In antiquity, there were two main types of love magic, as described by Faraone in Ancient Greek Love Magic which were philia and eros. Philia magic was usually used by women to fix a relationship or marriage and was usually used on “kings, husbands and other male ‘heads of households’” (Faraone 28). This type of magic was used more to instill affection or “more benign feelings that generally describes a reciprocal relationship based on mutual affection” (Faraone 29). The purpose of philia was usually to make someone, oftentimes a woman, seem more charming to all men. Love potions that were made by women and used on men were to change a man's mood, make them more affectionate and friendly to anyone who came into contact with him. The overall effect that philia was to have on its “victims” was to “bind, enervate, or mollify victims thereby reducing their anger and making them esteem their companions” (Faraone 28). In this way, this magic would become beneficial to most people in a neighborhood or surrounding area. The magic itself would usually be nonviolent, as this type originated from a more protective and healing type of magic. The main forms that this magic takes is that of ointments, amulets, rings, and potions.
The second type of magic was eros. Eros as opposed to philia, was considered to be more dangerous and violent. This type of magic addressed love in terms of “bodily passion and lust” (Faraone 28). Faraone describes the way the Greeks saw eros saying, “Greeks describe the onset of eros as an invasive, demonic attack or use a ballistic model in which Aphrodite is said to throw and hit someone with eros or pothos” (Faraone 29). The Greeks considered eros to be much more invasive and dangerous than philia. Unlike philia, eros was usually used to start a new relationship and was used by men, courtesans, and whores. The typical victims of these spells were young men and women and were usually “used by an outsider in courtship or seduction to destroy existing loyalties to natal family, spouse, or community” (Faraone 28). This type of magic, in order to start a relationship, would force its victims into the arms of the person performing the magic, usually through violent means. For example, Jason using eros against Medea in which he ties a bird to a wooden wheel and whips it in order to “whip up” sexual desire in her. These types of spells were performed for the express purpose of arousing the victim’s sexual desire for the person performing the spell.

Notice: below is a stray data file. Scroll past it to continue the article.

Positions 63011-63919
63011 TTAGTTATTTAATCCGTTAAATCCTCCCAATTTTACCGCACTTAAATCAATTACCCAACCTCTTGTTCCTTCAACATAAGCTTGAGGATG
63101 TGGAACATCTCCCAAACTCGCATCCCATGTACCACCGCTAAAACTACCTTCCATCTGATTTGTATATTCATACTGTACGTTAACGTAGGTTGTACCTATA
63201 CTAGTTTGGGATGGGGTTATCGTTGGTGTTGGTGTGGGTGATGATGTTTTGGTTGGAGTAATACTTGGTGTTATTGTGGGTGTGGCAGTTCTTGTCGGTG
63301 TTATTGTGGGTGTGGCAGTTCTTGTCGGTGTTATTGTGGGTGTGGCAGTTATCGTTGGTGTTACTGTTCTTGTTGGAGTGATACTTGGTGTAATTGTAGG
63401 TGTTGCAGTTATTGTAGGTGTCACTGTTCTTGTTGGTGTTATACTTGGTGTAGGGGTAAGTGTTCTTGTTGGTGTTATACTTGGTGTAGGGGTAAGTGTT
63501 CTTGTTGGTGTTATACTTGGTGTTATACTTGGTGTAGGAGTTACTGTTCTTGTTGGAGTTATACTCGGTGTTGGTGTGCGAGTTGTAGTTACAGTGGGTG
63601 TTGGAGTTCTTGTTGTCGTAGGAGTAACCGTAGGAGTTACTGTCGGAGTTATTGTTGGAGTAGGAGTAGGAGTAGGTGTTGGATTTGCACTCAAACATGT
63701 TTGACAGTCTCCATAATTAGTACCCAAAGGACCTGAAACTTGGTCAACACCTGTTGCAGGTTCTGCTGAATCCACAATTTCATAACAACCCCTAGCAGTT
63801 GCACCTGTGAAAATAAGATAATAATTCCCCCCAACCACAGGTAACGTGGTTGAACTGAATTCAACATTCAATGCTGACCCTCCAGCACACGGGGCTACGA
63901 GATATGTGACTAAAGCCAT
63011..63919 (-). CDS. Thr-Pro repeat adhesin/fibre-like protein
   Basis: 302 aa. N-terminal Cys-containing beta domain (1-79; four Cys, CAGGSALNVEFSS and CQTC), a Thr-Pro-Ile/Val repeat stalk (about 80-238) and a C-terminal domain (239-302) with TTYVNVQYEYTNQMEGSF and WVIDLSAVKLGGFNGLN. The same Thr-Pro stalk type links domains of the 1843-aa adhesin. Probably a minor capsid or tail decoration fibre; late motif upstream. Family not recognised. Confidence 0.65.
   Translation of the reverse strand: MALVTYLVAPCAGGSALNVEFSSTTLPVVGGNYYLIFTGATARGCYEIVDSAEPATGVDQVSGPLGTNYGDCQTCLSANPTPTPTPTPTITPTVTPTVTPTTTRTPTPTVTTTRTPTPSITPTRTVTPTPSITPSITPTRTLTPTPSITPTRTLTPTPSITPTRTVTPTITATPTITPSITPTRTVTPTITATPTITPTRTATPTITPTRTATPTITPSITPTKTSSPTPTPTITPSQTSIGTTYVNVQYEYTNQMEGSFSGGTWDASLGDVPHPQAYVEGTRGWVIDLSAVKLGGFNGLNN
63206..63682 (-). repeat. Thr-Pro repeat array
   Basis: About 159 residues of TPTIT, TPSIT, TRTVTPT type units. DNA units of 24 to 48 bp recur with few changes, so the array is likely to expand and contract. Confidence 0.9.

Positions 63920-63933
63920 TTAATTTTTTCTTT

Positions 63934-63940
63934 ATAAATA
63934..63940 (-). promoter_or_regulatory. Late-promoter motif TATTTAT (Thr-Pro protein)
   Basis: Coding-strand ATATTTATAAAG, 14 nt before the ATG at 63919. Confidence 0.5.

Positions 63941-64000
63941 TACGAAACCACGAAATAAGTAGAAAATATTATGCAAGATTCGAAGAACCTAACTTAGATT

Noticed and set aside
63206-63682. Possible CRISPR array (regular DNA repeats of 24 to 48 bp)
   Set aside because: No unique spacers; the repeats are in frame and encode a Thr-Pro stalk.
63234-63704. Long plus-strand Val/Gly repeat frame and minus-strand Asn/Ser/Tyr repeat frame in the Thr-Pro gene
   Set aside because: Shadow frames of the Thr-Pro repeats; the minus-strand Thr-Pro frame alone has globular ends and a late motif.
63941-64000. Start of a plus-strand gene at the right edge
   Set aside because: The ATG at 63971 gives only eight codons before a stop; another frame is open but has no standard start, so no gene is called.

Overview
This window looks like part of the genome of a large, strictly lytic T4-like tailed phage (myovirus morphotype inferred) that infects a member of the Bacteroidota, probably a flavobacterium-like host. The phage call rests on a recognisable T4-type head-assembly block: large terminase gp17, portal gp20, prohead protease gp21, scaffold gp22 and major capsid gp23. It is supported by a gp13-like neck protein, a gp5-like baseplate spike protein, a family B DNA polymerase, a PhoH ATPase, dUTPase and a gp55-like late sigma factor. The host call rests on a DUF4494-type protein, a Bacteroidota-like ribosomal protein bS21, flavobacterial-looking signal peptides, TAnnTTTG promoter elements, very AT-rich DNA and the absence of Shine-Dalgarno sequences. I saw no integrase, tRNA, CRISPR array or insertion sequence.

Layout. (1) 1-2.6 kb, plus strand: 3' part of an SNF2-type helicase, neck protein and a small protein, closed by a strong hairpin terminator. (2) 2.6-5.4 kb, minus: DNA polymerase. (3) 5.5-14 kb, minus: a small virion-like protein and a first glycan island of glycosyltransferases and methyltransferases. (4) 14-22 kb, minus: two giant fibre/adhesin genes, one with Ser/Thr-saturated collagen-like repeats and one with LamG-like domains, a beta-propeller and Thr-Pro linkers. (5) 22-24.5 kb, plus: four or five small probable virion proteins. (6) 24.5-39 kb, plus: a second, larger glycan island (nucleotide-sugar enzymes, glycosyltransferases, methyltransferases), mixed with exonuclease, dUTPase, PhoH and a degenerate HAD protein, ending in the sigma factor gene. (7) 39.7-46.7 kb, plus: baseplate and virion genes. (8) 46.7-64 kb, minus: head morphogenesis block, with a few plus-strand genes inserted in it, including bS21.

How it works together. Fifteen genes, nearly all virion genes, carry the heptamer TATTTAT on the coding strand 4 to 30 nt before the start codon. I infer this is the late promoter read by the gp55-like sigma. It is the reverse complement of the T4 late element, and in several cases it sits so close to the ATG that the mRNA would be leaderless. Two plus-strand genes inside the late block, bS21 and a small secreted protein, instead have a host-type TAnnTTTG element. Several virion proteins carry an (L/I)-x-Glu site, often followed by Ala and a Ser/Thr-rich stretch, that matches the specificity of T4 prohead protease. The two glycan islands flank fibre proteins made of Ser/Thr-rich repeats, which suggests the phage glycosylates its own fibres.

Eros and philia are different in that eros was more violent and used for inducing uncontrollable passion and lust in its victims. It was considered to be a type of curse in which the performer of the spell needed to know the person’s identity for it to work. Eros focused on one victim, usually female and was performed from afar. Philia on the other hand, was not as demonized as eros. Faraone describes this saying, “Greeks never personify or demonize philia or agape, nor do they ever picture a deity hurling philia or agape at mortals in a hostile way” (Faraone 30). Philia was never used in a threatening, violent way.